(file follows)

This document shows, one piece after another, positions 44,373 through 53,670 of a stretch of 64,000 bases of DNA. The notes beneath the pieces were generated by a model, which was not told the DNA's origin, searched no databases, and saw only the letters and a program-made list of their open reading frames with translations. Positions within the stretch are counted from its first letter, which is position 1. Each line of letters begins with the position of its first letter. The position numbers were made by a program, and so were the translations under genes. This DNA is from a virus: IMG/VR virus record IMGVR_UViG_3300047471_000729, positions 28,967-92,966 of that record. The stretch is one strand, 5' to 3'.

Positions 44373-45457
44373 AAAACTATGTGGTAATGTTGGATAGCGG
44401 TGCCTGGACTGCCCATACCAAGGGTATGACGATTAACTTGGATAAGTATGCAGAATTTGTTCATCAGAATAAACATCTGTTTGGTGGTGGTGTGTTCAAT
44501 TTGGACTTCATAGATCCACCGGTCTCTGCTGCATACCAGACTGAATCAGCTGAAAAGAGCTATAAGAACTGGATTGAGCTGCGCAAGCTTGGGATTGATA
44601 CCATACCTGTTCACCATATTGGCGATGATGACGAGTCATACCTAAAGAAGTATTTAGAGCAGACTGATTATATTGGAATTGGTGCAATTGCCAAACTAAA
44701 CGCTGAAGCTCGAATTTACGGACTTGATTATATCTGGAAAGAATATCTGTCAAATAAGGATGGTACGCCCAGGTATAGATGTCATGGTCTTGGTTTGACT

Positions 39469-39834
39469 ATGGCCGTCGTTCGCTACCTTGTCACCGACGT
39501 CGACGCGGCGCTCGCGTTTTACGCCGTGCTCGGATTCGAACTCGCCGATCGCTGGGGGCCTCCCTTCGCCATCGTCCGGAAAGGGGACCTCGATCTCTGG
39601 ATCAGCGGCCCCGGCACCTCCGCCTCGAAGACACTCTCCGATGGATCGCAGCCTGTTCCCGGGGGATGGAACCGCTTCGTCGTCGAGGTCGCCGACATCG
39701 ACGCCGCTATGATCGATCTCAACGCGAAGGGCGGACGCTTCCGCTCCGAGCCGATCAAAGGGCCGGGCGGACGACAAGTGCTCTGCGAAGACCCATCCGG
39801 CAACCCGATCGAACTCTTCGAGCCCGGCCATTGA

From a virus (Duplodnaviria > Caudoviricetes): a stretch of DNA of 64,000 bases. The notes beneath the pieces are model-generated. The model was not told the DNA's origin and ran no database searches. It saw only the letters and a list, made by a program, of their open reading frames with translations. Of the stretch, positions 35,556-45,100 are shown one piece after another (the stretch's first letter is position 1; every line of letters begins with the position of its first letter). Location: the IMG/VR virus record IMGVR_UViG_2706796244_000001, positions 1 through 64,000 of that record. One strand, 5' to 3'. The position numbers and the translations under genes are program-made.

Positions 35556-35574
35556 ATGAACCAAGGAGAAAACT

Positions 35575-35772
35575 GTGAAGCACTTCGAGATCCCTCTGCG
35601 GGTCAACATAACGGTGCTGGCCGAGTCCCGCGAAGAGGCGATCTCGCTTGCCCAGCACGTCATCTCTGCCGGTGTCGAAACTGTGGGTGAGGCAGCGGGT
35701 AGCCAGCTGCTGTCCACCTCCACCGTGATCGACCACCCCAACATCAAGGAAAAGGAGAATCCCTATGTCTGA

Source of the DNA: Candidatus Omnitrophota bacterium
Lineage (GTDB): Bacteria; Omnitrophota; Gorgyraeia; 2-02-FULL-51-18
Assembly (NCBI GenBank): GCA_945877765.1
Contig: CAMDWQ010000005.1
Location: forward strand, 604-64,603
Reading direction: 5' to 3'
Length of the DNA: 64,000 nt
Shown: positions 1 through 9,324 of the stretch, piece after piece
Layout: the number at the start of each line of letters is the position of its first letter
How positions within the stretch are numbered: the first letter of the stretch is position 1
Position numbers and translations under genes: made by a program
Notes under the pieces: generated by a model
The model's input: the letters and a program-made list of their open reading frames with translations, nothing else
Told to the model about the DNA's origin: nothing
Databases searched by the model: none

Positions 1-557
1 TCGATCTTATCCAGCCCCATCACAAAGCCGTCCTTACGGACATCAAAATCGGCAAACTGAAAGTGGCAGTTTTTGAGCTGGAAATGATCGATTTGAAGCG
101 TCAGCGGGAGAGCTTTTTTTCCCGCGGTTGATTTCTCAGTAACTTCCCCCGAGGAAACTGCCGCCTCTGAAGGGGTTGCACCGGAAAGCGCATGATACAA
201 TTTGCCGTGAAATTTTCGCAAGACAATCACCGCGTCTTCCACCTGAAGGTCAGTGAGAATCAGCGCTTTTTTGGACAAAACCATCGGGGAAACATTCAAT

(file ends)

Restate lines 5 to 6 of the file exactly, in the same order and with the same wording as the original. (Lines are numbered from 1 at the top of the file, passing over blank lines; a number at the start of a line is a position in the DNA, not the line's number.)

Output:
44501 TTGGACTTCATAGATCCACCGGTCTCTGCTGCATACCAGACTGAATCAGCTGAAAAGAGCTATAAGAACTGGATTGAGCTGCGCAAGCTTGGGATTGATA
44601 CCATACCTGTTCACCATATTGGCGATGATGACGAGTCATACCTAAAGAAGTATTTAGAGCAGACTGATTATATTGGAATTGGTGCAATTGCCAAACTAAA